However, on the whole, the Sub-Sahara is being shaped by converging forces: global demand for resources, burgeoning consumer markets and government reforms are placing the continent on a path toward sustainable growth. Regional trade and foreign investment are increasingly important. There’s cause for optimism and for a closer look at Africa’s Great Boom.

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Lessons From Emerging Markets

Sunday, December 19th, 2010


Turning the page

Another interesting year is rapidly winding down. This year, I had the chance to work with many gifted business and tech leaders, but it was particularly satisfying collaborating with innovators in developing regions — the Sub-Sahara, the Middle East and South Asia.

It’s time for Western multinational companies — especially those in the customer-facing sectors — to enter developing markets where consumer-led growth is robust but capital and resources are in short supply.

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Dispatch from West Africa

Thursday, April 1st, 2010

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Downtown Cape Coast, Ghana

Pulsating business scene

I spent the last couple weeks on assignment in Accra, Ghana. On this trip, I’ve seen more growth than any time since my company started working there in ’07. This is a period of unprecedented business activity and promising new projects within and beyond the mobile sector.  Meanwhile, new competitors from around the world are streaming in. This corner of Africa’s business scene is pulsating.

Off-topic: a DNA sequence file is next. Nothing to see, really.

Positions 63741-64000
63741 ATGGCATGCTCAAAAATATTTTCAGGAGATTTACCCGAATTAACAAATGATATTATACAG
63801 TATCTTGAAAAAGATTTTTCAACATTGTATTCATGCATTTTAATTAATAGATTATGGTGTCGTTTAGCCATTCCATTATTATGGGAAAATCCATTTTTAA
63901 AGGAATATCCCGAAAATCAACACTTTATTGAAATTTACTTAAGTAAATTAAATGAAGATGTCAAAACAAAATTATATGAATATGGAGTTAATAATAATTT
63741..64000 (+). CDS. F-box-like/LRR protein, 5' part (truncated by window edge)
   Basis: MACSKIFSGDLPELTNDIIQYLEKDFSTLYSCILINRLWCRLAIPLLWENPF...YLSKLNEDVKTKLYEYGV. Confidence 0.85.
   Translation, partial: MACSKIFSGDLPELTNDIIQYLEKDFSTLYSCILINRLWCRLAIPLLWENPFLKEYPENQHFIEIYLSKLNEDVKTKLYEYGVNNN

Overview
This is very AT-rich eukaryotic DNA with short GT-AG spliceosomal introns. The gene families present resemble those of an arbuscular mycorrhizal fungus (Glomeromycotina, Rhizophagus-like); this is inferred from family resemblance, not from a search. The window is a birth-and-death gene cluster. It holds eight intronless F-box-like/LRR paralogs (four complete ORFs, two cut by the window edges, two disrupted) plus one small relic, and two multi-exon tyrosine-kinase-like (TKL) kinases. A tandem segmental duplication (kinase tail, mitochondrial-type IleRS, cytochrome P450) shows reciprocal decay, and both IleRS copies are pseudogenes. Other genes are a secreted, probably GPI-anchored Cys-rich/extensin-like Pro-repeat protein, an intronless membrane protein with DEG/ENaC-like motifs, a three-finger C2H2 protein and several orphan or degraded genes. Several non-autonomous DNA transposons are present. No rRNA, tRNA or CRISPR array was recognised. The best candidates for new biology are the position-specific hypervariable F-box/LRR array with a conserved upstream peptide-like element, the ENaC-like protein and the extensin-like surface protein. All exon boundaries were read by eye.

Astute businesses here are taking steps to preserve their client base and deepen relationships with their customers. We’re privileged to work with a new generation of African business leaders with the courage and determination to transform their offerings to meet the needs of an emerging class of consumers.

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Celebrating Our African Adventure

Tuesday, February 24th, 2009

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Ex Africa semper aliquid novi — Out of Africa always something new. ~Pliny the Elder

This week marks my company’s 3rd anniversary of working in Africa within our emerging markets service practice. Helping companies in the region to understand and serve the needs of their customers has been enriching on a personal level.  I’ve had the privilege of witnessing the growth of the sub-Sahara’s nascent service industry and I marvel at its favorable impact on a growing number of people in the region.

The ascendant mobile industry illustrates the point.  On a continent where few people have landlines due to the high cost of installing cabling, cell phones are bridging the communications gap. In many sub-Saharan markets, like Ghana where we work, mobile growth rates have been approaching 50% annually. While less than 20% have mobile phones now, hundreds of millions of Africans are expected to get handsets in the next few years. Keep in mind that this is a continent of almost a billion people. That’s a lot of potential new subscribers.